Bullies target vulnerable people, who are subjected to repeated abusive conduct, unless they can escape.

One of the much touted ‘virtues’ of staff with disability is that they are ‘loyal’ – they do no change jobs often. That’s not a virtue. Its fear, and sometimes entrapment. Staff with disability have poorer career progression prospects. They often have a sense of vulnerability about their continued employment. That fear includes questions of competence, and exposure to forced medical retirement processes.

Here are some quotes from a lengthy document detailing experience of persistent bullying by one person with disability:

  • “I have never got over the bullying incidents and I had a lot of paid and unpaid leave. After the bullying incident and the ongoing issues with parking I just wanted to resign but for financial reasons I kept going to work when I was an emotional mess.”
  • “In early 2018, I reduced my working hours down to 7 days a fortnight. I did this because as a direct result of bullying. So yet again I was financially disadvantaged.”
  • “I have become obsessive about trying to stop [name] from bullying staff. She is a serial bully and usually picks on people that she considers vulnerable. I have witnessed her harm so many people over the years. This haunts me‚ and keeps me awake at night. I have spoken to many people about her and nothing is ever done.”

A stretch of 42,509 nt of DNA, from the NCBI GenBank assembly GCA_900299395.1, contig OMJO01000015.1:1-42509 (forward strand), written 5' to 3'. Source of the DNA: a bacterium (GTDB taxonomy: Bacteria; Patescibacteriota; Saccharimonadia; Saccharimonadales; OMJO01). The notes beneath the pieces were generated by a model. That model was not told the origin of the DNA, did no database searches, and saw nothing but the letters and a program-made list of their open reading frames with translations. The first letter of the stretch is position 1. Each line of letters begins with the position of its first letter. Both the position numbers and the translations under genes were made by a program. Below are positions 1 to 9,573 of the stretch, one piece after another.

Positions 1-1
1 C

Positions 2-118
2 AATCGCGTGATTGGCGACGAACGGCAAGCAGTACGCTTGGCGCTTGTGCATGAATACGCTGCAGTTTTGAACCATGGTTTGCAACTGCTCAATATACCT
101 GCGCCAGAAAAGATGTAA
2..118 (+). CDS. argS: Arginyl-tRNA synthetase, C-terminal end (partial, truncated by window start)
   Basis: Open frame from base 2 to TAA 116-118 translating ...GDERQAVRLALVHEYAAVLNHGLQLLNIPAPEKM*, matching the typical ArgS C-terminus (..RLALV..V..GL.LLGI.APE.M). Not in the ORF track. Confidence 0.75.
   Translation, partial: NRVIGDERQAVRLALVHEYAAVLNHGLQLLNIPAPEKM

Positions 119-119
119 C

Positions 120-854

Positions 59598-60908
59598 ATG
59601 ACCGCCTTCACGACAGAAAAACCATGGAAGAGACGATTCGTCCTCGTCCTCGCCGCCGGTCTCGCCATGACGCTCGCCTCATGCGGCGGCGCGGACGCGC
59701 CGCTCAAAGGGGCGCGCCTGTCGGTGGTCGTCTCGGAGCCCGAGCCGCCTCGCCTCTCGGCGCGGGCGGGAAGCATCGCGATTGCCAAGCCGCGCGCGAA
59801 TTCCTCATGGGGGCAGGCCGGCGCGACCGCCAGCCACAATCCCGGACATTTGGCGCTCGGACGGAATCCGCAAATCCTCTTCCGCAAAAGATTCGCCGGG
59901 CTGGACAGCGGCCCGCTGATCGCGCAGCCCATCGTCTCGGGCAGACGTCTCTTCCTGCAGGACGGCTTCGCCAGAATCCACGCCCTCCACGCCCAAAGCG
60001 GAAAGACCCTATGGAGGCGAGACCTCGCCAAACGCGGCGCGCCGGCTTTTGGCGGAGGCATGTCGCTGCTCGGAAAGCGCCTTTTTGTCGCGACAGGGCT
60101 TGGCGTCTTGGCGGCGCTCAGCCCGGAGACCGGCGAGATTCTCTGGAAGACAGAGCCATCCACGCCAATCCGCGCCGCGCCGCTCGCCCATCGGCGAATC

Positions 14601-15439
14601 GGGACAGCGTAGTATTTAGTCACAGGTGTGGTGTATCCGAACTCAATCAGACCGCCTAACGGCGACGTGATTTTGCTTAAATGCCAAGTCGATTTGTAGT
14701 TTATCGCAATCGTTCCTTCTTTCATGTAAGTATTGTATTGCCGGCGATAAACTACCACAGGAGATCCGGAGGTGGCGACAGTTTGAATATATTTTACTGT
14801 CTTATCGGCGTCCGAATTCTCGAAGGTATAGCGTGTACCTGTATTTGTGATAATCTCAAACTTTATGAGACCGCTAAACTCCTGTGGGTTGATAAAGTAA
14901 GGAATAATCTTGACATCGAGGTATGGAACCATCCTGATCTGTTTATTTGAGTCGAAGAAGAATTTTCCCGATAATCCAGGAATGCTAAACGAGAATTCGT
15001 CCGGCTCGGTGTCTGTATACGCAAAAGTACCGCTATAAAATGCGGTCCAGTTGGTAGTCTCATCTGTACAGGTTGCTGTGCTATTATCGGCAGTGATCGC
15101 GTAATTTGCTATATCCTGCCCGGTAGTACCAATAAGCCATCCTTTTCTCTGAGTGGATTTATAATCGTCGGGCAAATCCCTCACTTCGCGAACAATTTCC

• “I live in fear that she may start to bully me again by rejecting my work for no reason. She has done this a few times to me. Earlier this year I spoke to my Manager about this and they said that they would ensure that [name] did not approve my work. This did not happen and she is still approving my work.”
  • “Because of my disability I have been the victim of bullying many times at the [workplace] and this started when I was in training. At no stage was I offered any support and the complaints that I put in were either mishandled or forgotten. I am not alone as I have seen this happened to many people. This may be debilitating for anyone who is vulnerable. Even now I regularly hear about people who work here who have been victims of bullying and this goes unreported.”
  • “Bullying is counterproductive; it robs the victim of their dignity; it affects their health and emotional well-being. After I was bullied I used all my leave and because of this I lost financially. I was an emotional mess for many months.”
  • “I have been to several Counsellors but I can’t seem to move on. I feel like I have to try to do something about this so nobody else has to be humiliated and hurt like I have been. But bullying is like ‘the elephant in the room’ that nobody wants to talk about and no action is taken.”
  • “There needs to be real consequences for Managers who repeatedly bully subordinates. I have asked several times for posters to be up on the walls encouraging workers to report bullying and harassment and telling them how; but my requests have been ignored.” 

I know the author of these words. I do not think it is possible for a ‘normal’ person to read them and not feel the writer’s pain. But it is plain that the perpetrators of the bullying do not, and that they do not care.

Do Not Delegate Responsibility

Gillespie is clear that psychopathic bullies possess attributes that are alarming:

  • They have no remorse.